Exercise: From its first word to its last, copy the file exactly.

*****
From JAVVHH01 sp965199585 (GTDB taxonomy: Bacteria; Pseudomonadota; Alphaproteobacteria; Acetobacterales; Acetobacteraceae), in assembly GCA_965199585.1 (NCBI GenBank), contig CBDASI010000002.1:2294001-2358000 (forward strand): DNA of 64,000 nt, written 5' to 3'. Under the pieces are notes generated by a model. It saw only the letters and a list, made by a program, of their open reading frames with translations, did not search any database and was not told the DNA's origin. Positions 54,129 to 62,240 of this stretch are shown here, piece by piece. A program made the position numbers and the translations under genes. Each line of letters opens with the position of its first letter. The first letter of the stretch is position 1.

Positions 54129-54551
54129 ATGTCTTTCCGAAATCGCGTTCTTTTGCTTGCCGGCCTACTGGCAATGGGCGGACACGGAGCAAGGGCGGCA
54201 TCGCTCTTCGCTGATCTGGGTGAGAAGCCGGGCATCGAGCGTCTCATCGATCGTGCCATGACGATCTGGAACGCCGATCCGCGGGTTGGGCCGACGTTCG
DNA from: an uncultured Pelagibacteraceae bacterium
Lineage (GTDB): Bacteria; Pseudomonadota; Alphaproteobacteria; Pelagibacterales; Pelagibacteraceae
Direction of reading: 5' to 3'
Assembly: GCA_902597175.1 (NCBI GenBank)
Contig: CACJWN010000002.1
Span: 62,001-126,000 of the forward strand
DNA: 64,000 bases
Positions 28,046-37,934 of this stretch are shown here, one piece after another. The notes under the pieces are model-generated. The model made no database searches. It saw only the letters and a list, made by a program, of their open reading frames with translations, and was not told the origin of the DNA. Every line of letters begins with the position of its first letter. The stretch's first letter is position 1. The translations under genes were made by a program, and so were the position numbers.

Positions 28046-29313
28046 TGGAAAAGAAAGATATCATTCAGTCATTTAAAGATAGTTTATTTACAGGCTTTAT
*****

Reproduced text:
From JAVVHH01 sp965199585 (GTDB taxonomy: Bacteria; Pseudomonadota; Alphaproteobacteria; Acetobacterales; Acetobacteraceae), in assembly GCA_965199585.1 (NCBI GenBank), contig CBDASI010000002.1:2294001-2358000 (forward strand): DNA of 64,000 nt, written 5' to 3'. Under the pieces are notes generated by a model. It saw only the letters and a list, made by a program, of their open reading frames with translations, did not search any database and was not told the DNA's origin. Positions 54,129 to 62,240 of this stretch are shown here, piece by piece. A program made the position numbers and the translations under genes. Each line of letters opens with the position of its first letter. The first letter of the stretch is position 1.

Positions 54129-54551
54129 ATGTCTTTCCGAAATCGCGTTCTTTTGCTTGCCGGCCTACTGGCAATGGGCGGACACGGAGCAAGGGCGGCA
54201 TCGCTCTTCGCTGATCTGGGTGAGAAGCCGGGCATCGAGCGTCTCATCGATCGTGCCATGACGATCTGGAACGCCGATCCGCGGGTTGGGCCGACGTTCG
DNA from: an uncultured Pelagibacteraceae bacterium
Lineage (GTDB): Bacteria; Pseudomonadota; Alphaproteobacteria; Pelagibacterales; Pelagibacteraceae
Direction of reading: 5' to 3'
Assembly: GCA_902597175.1 (NCBI GenBank)
Contig: CACJWN010000002.1
Span: 62,001-126,000 of the forward strand
DNA: 64,000 bases
Positions 28,046-37,934 of this stretch are shown here, one piece after another. The notes under the pieces are model-generated. The model made no database searches. It saw only the letters and a list, made by a program, of their open reading frames with translations, and was not told the origin of the DNA. Every line of letters begins with the position of its first letter. The stretch's first letter is position 1. The translations under genes were made by a program, and so were the position numbers.

Positions 28046-29313
28046 TGGAAAAGAAAGATATCATTCAGTCATTTAAAGATAGTTTATTTACAGGCTTTAT